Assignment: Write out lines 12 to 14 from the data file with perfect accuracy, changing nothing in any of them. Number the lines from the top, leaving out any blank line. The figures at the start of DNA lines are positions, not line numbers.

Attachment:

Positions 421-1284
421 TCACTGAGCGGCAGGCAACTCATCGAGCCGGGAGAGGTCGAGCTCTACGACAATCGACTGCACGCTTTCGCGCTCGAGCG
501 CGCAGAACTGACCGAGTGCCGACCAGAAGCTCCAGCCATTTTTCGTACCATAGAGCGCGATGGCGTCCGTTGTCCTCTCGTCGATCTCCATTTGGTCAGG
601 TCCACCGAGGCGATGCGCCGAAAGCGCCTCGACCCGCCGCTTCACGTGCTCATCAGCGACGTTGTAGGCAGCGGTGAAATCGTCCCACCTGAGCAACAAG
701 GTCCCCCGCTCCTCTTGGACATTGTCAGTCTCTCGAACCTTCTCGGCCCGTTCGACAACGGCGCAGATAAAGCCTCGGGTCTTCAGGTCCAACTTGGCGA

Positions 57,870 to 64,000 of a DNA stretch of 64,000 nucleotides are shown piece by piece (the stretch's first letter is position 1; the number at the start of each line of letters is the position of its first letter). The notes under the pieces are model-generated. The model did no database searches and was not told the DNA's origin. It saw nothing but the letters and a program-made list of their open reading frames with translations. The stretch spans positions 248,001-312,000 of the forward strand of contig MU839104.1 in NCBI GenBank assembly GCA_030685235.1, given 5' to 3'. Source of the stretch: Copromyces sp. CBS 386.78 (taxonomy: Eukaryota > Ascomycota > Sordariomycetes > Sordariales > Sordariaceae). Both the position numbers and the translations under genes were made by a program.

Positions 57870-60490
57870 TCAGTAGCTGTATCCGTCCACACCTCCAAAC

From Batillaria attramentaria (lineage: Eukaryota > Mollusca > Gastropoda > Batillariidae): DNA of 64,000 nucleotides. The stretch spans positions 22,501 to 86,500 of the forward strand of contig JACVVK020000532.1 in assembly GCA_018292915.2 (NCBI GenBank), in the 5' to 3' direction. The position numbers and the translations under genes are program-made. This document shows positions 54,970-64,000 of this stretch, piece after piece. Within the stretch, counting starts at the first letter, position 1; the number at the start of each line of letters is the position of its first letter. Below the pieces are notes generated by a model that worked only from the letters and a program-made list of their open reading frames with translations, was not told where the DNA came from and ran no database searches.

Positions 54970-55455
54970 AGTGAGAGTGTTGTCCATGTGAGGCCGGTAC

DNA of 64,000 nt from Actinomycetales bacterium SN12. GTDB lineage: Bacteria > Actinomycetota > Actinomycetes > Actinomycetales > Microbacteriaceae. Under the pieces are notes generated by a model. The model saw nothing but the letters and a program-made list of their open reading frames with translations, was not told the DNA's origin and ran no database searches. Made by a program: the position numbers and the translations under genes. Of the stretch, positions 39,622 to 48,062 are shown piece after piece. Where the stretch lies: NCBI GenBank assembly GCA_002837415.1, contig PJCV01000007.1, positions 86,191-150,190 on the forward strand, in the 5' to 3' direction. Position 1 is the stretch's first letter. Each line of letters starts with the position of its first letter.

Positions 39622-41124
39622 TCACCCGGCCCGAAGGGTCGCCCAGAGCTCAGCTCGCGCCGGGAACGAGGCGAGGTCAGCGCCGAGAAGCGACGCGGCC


DNA of 64,000 nt from Actinomycetales bacterium SN12. GTDB lineage: Bacteria > Actinomycetota > Actinomycetes > Actinomycetales > Microbacteriaceae. Under the pieces are notes generated by a model. The model saw nothing but the letters and a program-made list of their open reading frames with translations, was not told the DNA's origin and ran no database searches. Made by a program: the position numbers and the translations under genes. Of the stretch, positions 39,622 to 48,062 are shown piece after piece. Where the stretch lies: NCBI GenBank assembly GCA_002837415.1, contig PJCV01000007.1, positions 86,191-150,190 on the forward strand, in the 5' to 3' direction. Position 1 is the stretch's first letter. Each line of letters starts with the position of its first letter.

Positions 39622-41124
39622 TCACCCGGCCCGAAGGGTCGCCCAGAGCTCAGCTCGCGCCGGGAACGAGGCGAGGTCAGCGCCGAGAAGCGACGCGGCC